The primary focus of defined contribution retirement plans' sponsors and participants has typically been on accumulating wealth so that employees have enough savings when they retire. However, more recently, many are thinking of how to save in order to replace the
income participants need to maintain their standard of living throughout retirement.
To that end, the Institutional Retirement Income Council, a nonprofit think tank in the industry, has identified six major areas of risk that those planning for retirement – either on their own or on behalf of another – need to take into account. The six groups are:
- Sequential risk: how retiring in a bad economy can impact outlook
- Inflation risk: how inflation might erode lifestyle quality
- Longevity risk: how living beyond expectancy can affect savings algorithms
- Interest rate risk: will participants have to face low bond returns and high annuity prices
- Health care risk: will savings be harmed by the development of a
- Behavioral risk: will human nature jeopardize years of spadework
“We hope plan sponsors opt to focus on participant retirement income adequacy, rather than simply investment returns, savings rates and participant rates,” says Rod Bare, an IRIC advisor. “While those metrics are part of what makes a DC plan successful, DC plans are now a primary source of retirement income for millions of American workers, and so the objective needs to expand. Employers who understand this can act accordingly, in the best interest of their plan participants.”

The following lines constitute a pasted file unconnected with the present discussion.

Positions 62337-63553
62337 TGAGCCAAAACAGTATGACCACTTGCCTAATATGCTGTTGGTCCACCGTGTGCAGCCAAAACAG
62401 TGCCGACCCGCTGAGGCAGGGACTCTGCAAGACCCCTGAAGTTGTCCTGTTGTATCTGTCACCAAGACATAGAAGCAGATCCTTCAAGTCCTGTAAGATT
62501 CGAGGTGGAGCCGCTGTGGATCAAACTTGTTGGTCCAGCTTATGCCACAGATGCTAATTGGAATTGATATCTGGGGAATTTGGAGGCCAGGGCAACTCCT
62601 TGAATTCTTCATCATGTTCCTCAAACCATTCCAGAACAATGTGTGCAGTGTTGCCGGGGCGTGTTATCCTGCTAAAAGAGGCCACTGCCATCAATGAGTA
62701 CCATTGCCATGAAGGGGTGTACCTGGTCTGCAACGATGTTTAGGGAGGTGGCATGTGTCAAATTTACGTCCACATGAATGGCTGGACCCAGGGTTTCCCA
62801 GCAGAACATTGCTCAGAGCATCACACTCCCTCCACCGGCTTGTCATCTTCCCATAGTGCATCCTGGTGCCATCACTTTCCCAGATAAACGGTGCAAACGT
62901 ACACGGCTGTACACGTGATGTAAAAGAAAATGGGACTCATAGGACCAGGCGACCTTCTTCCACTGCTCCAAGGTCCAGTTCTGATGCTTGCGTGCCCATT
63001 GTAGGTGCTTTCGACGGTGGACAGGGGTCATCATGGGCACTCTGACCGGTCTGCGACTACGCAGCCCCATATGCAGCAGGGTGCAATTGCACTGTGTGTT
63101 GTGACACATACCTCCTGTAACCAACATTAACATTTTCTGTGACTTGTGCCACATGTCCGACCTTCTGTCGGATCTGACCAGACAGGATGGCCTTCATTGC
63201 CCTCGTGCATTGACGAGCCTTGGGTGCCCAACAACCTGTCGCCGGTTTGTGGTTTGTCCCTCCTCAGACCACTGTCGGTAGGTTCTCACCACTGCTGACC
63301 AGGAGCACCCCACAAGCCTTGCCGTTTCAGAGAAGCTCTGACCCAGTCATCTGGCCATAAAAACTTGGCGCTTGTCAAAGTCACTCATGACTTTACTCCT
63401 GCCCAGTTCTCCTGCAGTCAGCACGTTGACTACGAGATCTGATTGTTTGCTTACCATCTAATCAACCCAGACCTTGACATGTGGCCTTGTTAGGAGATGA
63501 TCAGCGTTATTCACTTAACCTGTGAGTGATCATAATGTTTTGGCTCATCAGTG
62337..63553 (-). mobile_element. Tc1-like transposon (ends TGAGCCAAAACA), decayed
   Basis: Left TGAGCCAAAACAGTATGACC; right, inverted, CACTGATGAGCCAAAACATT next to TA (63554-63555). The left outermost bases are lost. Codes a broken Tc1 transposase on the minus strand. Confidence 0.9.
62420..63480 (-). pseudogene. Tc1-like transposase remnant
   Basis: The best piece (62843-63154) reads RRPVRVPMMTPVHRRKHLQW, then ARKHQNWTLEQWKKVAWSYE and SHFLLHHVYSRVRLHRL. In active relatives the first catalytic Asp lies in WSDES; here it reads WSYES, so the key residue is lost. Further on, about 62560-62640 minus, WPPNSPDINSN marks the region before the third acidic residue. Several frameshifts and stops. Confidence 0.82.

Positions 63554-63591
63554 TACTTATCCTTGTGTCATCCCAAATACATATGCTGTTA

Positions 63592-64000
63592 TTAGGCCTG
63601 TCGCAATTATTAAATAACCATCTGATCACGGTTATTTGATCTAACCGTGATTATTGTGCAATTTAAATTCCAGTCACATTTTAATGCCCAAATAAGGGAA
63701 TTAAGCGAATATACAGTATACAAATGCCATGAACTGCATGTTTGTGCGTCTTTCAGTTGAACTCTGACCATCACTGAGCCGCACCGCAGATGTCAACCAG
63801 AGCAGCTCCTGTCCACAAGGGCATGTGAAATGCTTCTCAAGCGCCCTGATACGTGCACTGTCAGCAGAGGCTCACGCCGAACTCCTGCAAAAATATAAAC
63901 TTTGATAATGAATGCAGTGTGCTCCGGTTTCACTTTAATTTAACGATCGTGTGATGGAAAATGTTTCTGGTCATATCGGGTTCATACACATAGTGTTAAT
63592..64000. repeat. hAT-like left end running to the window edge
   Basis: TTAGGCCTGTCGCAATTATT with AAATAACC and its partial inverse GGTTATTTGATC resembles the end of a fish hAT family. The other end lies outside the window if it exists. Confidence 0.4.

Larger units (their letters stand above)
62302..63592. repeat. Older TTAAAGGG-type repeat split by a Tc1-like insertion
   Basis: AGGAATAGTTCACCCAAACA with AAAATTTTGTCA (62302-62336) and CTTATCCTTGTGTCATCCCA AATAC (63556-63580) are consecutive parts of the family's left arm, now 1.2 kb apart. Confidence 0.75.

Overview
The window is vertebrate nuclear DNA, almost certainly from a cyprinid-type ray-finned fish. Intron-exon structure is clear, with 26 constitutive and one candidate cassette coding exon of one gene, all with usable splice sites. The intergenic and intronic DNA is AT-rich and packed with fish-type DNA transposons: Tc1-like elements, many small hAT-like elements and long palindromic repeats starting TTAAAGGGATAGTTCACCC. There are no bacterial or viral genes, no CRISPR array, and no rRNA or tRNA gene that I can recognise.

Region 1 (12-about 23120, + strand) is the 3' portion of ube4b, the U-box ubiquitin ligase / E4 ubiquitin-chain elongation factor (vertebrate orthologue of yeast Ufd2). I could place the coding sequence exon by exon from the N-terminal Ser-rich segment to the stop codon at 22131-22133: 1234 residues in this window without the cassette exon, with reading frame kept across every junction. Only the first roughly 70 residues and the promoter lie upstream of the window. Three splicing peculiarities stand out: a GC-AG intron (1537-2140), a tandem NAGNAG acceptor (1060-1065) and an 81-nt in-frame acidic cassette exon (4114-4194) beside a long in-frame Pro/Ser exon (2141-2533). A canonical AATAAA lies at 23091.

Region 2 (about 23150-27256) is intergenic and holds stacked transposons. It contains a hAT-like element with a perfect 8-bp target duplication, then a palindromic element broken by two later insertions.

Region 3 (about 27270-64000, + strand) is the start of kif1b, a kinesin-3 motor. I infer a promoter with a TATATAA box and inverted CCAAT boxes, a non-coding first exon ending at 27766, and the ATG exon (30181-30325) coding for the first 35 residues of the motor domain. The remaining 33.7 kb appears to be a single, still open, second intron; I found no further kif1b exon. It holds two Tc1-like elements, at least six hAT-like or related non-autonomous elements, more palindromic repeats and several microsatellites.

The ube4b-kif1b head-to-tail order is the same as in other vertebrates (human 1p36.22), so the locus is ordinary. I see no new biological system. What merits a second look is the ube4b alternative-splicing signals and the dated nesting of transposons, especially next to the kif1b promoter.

Most plan sponsors are of course aware of these six risks, but the IRIC wonders if they might fail to understand them completely. Once a risk is noted and identified, plans can be tailored to help address it. For example, a soon-to-be retiree concerned they might outlive their savings could be offered an immediate or deferred life annuity.
How a plan sponsor chooses to work with retirement savings can have a major impact on how employees approach their golden years.
“DC plan sponsors can be a valuable resource for their plan participants who are near retirement and can have a positive impact on their employee’s retirement outcomes,” Bare says. “With a better understanding of these risks, plan sponsors will be in a much strong position to help their workers nearing retirement.
Many of these risks are interrelated, and there will be some trade-offs to consider in addressing each risk. We hope, however, that sponsors take advantage of these suggestions to improve their participants’ outlook for retirement. After all, the goal of the DC plan is not just accumulation – it is increasingly being understood as the delivery of
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